In 1600, on the seventeenth of February, Giordano Bruno (1548-1600), an Italian Dominican friar, philosopher, mathematician and astronomer, was ceremoniously burned at the stake in Rome’s Flower Market by the Roman Inquisition. His end is brutal to modern sensibility but not exceptional in the early modern period. But Bruno’s death stands out, mentioned in passing in most popular and even academic surveys of the emergence of modern science. Specifically, Bruno was linked to modern science by his advocacy of a version of Copernicus’ heliocentric planetary hypothesis and the idea that our universe is infinite, with many suns and planets. A few popular and academic texts go so far as to identify him as the first scientific martyr, an incendiary example of the inevitable collision between rigid theological dogma and freedom of speculation within natural philosophy—the precursor to modern science.
But as we saw with the myth of Hypatia, the actual historical account is far more complex. Bruno was a radical utopian thinker. Although heliocentrism was a prominent aspect of his worldview, it was not the reason for his execution.
John Hedley Brooke’s acute summary of Bruno in his Science and Religion: Some Historical Perspectives provides an excellent starting point. According to Brooke, Bruno was familiar with a collection of texts known as the Corpus Hermeticum, then thought to be the writings of an Egyptian sage, Hermes Trismegistus. Where some saw in the Hermetic texts an anticipation of Christianity, Bruno saw an alternative. Indeed, he hoped they would provide the basis of a religion that could unite the warring factions of the Church. His world-picture was colored by a magical philosophy that almost became his religion. He described Moses as a magus who, learning his magic from the Egyptians, had out-conjured the magicians of Pharaoh. The true cross, for Bruno, was the Egyptian cross—full of magic power for tapping astral influence. The Christian cross was a weak derivative.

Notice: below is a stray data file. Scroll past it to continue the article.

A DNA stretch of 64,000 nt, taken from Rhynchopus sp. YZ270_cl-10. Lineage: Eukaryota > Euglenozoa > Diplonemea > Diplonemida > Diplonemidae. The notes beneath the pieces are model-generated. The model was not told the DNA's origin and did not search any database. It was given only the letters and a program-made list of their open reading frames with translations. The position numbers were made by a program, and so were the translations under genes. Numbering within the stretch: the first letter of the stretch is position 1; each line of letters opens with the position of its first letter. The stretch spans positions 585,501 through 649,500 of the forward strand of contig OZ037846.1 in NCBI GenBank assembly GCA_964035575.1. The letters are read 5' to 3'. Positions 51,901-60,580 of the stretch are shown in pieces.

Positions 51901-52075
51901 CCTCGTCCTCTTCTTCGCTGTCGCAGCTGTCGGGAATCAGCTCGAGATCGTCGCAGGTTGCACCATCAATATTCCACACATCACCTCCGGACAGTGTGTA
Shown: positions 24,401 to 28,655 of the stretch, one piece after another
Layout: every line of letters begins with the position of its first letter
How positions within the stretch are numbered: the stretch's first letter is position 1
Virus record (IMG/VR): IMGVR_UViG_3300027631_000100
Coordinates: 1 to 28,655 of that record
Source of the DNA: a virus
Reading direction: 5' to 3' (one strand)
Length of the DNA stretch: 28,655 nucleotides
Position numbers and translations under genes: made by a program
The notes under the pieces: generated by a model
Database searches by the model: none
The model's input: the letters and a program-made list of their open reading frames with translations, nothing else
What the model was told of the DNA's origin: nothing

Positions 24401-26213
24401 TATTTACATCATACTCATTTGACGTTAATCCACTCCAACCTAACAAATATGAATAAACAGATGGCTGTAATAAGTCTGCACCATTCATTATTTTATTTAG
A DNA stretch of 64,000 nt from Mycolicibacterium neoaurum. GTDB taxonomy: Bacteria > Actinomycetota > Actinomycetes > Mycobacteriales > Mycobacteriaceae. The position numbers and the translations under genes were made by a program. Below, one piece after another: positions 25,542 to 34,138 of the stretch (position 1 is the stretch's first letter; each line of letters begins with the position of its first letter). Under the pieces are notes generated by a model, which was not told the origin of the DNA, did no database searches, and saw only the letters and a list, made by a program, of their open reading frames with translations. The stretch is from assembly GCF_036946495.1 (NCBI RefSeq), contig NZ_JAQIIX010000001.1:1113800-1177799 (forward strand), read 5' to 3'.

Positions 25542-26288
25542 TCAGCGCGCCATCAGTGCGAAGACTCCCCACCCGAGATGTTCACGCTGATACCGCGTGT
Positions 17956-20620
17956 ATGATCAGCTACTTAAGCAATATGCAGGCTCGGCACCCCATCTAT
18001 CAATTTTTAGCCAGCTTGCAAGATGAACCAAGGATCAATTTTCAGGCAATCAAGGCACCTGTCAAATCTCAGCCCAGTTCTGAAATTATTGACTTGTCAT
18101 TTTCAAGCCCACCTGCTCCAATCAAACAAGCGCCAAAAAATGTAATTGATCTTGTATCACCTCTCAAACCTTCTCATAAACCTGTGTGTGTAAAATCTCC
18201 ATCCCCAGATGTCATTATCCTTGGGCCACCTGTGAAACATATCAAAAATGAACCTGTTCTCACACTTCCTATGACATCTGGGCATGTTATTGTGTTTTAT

His infinite universe doctrine, moreover, was more theologically innovative than a careful extrapolation of Copernican astronomy. Indeed, to detach the metaphysical theology in which they were embedded would be a violation of Bruno’s integrity as a thinker. Deeply unorthodox, the unique features of Bruno’s universe arose from an original blend of several philosophical traditions. He was attracted by the atomic theories of antiquity, which had themselves been associated with the possibility of plural worlds as different combinations of atoms passed in and out of being. He was also attracted to the reasoning of Nicholas of Cusa (1401-1464), who had imagined a universe with no center and in which space was homogeneous. The Copernican system, Bruno believed, fitted perfectly in such a universe and provided a model for other planetary systems extending to infinity. Space was unbounded; for, repeating the question of Roman poet and philosopher, Lucretius (99 BC-55BC), Bruno asked what would happen if one thrust one’s hand through the supposed boundary. An infinite universe containing infinite world was philosophically the most coherent vision in Bruno’s eyes.